New information submitted by Aethon justifies the changes to the permit, the DEQ said. Further, “the net effluent output at the facility remains unchanged,” regulators wrote.
“The proposed [new] permits contain limitations and conditions that will assure that the state’s surface water quality will be protected,” according to the DEQ.
Monitoring that DEQ required Aethon to conduct starting in 2020 revealed that the Frenchie Draw gas production treatment facility, which separates gas from briny, produced water, exceeded permit limits several times. The Powder River Basin Resource Council obtained Aethon’s report and others through a public records request and shared them with WyoFile.
On Feb. 1 this year, for example, Aethon found radium registering up to 8.8 picoCuries a liter at one discharge point where DEQ had set a limit of 5 pCi/L for the radioactive substance. Five pCi/L is the maximum federal drinking water standard, above which the element may cause health problems.
DEQ set the 2020 limit to ensure conditions allow “aquatic life, livestock and wildlife watering, secondary recreation, industry, scenic value[s]” to continue in Alkali Creek. Aethon, however, contends that regulations allow the radium limit at Alkali to be 60 pCi/L.
Aethon wrote the DEQ in February the level of the discharge should be increased from 5 pCi/L to 60 pCi/L for radium and should be measured farther downstream from the discharge point — at Alkali Creek itself. DEQ now proposes a major permit modification that would remove radium limits and end sampling requirements “based on site-specific effluent data collected within and below the facility.”
Aethon made similar arguments for barium after finding 3,460 micrograms per liter of it at a discharge point. DEQ had set a limit of 2,000 ug/L for the discharge point in 2020.
DEQ would end sampling requirements for the other suite of constituents — aluminum, arsenic and others listed above, after Aethon sampling revealed “no reasonable potential” to exceed water quality standards.
Instead of less monitoring, the conservation groups argued for additional in-stream testing, continued sampling and reporting “to address fisheries and aquatic life concerns.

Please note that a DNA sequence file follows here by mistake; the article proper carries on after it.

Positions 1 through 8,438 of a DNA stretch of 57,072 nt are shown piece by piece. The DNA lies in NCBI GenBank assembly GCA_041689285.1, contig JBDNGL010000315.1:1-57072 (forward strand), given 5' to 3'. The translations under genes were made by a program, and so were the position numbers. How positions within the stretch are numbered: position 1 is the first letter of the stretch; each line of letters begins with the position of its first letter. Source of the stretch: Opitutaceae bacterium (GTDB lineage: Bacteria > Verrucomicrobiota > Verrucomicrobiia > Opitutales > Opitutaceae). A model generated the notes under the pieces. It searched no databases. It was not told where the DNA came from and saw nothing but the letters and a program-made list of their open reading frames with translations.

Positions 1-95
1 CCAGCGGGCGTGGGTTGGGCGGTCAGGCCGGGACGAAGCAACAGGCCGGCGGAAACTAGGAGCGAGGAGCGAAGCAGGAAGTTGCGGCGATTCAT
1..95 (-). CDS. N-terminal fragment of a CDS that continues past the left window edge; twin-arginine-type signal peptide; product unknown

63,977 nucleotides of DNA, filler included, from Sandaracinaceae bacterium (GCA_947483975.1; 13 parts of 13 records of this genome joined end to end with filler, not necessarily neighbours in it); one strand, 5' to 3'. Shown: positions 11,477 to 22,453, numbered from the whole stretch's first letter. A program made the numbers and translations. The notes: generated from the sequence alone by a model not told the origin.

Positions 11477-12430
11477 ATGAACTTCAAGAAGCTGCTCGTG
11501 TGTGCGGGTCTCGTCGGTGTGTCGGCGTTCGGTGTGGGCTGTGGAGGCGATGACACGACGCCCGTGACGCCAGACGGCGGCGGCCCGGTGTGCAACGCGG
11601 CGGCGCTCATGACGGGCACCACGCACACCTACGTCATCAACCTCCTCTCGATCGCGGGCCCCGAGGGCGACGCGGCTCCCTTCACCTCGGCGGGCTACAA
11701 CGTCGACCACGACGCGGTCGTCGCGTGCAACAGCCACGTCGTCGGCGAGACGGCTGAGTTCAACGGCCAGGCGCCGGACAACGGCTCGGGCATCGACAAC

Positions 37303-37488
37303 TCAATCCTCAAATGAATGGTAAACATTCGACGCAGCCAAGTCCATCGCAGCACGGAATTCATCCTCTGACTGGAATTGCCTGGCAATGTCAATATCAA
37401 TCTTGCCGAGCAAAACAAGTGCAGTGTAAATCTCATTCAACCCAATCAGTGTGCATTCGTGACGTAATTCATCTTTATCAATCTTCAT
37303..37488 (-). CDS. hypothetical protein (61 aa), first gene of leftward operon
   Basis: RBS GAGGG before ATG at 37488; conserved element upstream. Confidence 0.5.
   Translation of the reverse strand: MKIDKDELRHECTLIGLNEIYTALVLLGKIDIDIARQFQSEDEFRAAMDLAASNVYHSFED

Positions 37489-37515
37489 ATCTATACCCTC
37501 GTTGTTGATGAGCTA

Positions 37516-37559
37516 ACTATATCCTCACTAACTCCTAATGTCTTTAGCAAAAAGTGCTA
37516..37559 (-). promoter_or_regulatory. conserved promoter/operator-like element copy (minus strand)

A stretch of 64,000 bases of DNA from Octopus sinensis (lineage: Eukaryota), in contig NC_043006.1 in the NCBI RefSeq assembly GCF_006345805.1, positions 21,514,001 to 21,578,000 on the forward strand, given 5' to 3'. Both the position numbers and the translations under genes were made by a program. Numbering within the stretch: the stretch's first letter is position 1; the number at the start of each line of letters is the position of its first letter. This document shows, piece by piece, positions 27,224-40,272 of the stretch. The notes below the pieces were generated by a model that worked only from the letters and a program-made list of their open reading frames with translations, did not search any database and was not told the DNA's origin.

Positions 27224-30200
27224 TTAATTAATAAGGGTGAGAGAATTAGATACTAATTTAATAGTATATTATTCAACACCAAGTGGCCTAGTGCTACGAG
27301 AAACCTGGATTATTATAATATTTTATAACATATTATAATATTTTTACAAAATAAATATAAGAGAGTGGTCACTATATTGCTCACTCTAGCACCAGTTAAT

“Wyoming water quality standards prohibit the presence of ‘radioactive materials attributable or influenced by the activities of man’ in all Wyoming surface waters or in the sediments ‘in amounts which could cause harmful accumulations of radioactivity in plant, wildlife, livestock or aquatic life,’” the letter from PRBRC, WOC and NRDC reads. WDEQ should not reward exceedance of permit limits with removal of the limits, the groups contend.
“Aethon misunderstands the criteria applicable to effluent limitations,” the groups wrote. “The classification of the water body into which the discharge occurs [one of the bases on which the permit changes are sought] is one factor in setting applicable permit limits — but it is not the only factor.”
The groups also called for monitoring of BTEX — benzene, toluene, ethylbenzene and xylene — dangerous volatile organic compounds that vaporize easily. And they want a clean-up plan to correct existing degradation caused by “decades of oilfield pollutants,” according to their nine-page comment letter.
DEQ does not have a timeline for approval of the permit, spokesman Guille said.
“We’re currently in the process of responding to comments on this modification, and the commenting parties will receive a written response from us when a final action is taken by DEQ on the permit modification,” he wrote. The department would not comment on the conservationists’ letter, he said, but would eventually respond to them in writing.
Aethon declined requests for comment.